Figure 11: New Virtual Hard Disk Creation

Figure 12: New Snapshot Verification

When using Citrix VM Protection and Recovery, two types of snapshots can be taken with three different scheduling options.  Disk-only snapshots can be taken that will “store the VM's disks (storage) and metadata. They are crash-consistent and can be performed on all VM types, including Linux VMs,” (Citrix EDocs).  Disk and memory snapshots are also available which will “save the VM's disks (storage), metadata, and its current memory state (RAM),” (Citrix EDocs).  Once the decision is made to either perform disk-only or disk and memory snapshots, the administrator must choose whether to do hourly, daily, or weekly snapshots.  In any event, the snapshot retention policy is limited to a maximum of 10 scheduled snapshots or until archived, automatically deleting the oldest one when this number is exceeded.

Figure 13: Citrix VM Protection and Recovery

A daily or weekly archive schedule can then be configured, independent from the scheduled snapshots, which will archive all scheduled snapshots to a remote location for storage.  Alternatively, all snapshots can be automatically archived if the administrator wishes.  When examining the archived virtual hard disks, each archive folder is given a specific name.  This naming convention will always be the VM name followed by the first sixteen characters of the UUID.  For example, if the VM name is Win7 and the UUID is 6a88edee-5b42-453a-a60d-4605c689f338, the archive folder will be Win7_6a88edee-5b42-45.  “This folder contains archived VM files, in the YYYYMMDD-HHMM.xva form,” (Citrix RSS).

Depending on how this is done, the investigator will need to link a user to a specific snapshot to alleviate the need to sift through what could be hundreds of snapshots.  One method would be to examine each virtual hard disk file individually.  Although this will take quite some time, it will still provide accurate results.  One benefit to this method is that no information will be overlooked in the event that the suspect was using another user account or username. 

On the domain controller with XenCenter installed, running the command “xe vm-list –s <server> -u <user> -pw <password>” provides a list of all virtual machines currently being run.  The virtual machine vdiManager_Xen is the interface that the administrator interacts with to initially configure the server, the machine that keeps activity logs, and the web portal that users must access in order to spawn a virtual desktop.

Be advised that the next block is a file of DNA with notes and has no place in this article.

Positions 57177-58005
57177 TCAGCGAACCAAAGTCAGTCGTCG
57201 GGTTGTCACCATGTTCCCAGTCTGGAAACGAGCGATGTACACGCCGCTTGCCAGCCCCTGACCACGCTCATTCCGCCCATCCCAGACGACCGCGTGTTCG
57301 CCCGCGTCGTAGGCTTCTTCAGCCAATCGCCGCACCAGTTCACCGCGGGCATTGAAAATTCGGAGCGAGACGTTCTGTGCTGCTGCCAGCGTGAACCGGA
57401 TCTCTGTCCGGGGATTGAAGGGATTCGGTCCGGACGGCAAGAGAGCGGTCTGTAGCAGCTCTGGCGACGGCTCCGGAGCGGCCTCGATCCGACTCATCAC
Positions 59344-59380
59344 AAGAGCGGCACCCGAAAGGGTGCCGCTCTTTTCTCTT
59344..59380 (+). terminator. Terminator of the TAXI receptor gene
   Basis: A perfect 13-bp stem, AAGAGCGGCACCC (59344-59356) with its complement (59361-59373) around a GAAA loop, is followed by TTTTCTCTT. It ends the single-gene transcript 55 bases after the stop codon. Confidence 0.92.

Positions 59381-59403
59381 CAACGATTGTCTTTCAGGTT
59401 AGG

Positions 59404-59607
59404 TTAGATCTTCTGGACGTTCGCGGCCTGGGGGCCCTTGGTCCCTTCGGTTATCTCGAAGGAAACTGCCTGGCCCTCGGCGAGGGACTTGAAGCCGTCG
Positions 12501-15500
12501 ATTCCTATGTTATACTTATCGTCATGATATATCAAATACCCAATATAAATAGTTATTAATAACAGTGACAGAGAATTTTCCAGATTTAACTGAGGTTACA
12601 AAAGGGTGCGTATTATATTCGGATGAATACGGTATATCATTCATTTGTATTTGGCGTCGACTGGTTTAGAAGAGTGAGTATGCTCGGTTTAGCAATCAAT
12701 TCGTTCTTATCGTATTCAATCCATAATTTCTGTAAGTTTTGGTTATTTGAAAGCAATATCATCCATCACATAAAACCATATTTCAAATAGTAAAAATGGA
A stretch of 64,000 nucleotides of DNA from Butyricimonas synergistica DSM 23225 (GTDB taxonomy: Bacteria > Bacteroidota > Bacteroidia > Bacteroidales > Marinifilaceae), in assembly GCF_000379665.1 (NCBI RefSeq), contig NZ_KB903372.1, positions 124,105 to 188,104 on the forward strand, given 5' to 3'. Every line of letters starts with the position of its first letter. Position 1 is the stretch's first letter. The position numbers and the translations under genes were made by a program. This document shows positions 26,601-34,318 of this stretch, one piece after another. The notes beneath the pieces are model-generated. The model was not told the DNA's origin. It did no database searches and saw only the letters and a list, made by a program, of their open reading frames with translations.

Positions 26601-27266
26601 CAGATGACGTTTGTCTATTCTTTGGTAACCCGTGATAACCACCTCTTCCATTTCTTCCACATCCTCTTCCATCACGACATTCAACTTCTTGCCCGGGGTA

Figure 14: XenCenter Command Line VM List

Still being SSH connected into the XenServer, under the directory /var/run/nonpersistent/xenops/VM, the investigator can locate and view the configuration files for the vdiManager.  This will point to the virtual hard disk that retains these records.

Figure 15: vdiManager Configuration File

This configuration file will first list the same UUID found when the XenCenter command was used.  In the middle of the log is the VDI UUID, with the storage repository UUID being listed, followed by \/, and then the vdiManager’s UUID.  Within the /var/run/nonpersistent/xenops/VM directory are two files, vdb.xvda and vdb.xvdb.  The first of these (.xvda) will correspond this information again, linking the two UUID’s.

Figure 16: vdiManager Virtual Hard Disk Verification

Once this is achieved, examination of the virtual hard disks can begin.  The investigator should now be able to extract and examine the vdiManager machine as well as all of the snapshots that were taken.  Unfortunately, when examining a VHD in EnCase, it is not recognized as a normal operating drive and therefore does not have any form of folder structure.  Rather, it is all listed as unallocated and must be manually parsed.

What can I find from this?

There is a great deal of information that is recoverable from the XenServer.  Some of these files are relevant to the server itself and will depict information about the XenServer, while others reflect the vdiManager.  A plethora of virtual machine information is also recoverable as long as a snapshot is present.

XenServer Files

The first file of interest from the XenServer is xensource-inventory, located in /etc.  This file contains information related to the actual server itself and would be useful in an investigation.  The installation date of the server is recoverable, but more importantly, the primary disk and backup partition locations are located within this file as well. 

Figure 17: XenServer Disk and Installation Details

The next file of interest is located again in /etc and is the timezone file.  Considering time zones are extremely important to any forensic investigation, examining this artifact will be very helpful as it lists in plaintext the time zone that the server is set for.

Figure 18: XenServer Timezone Details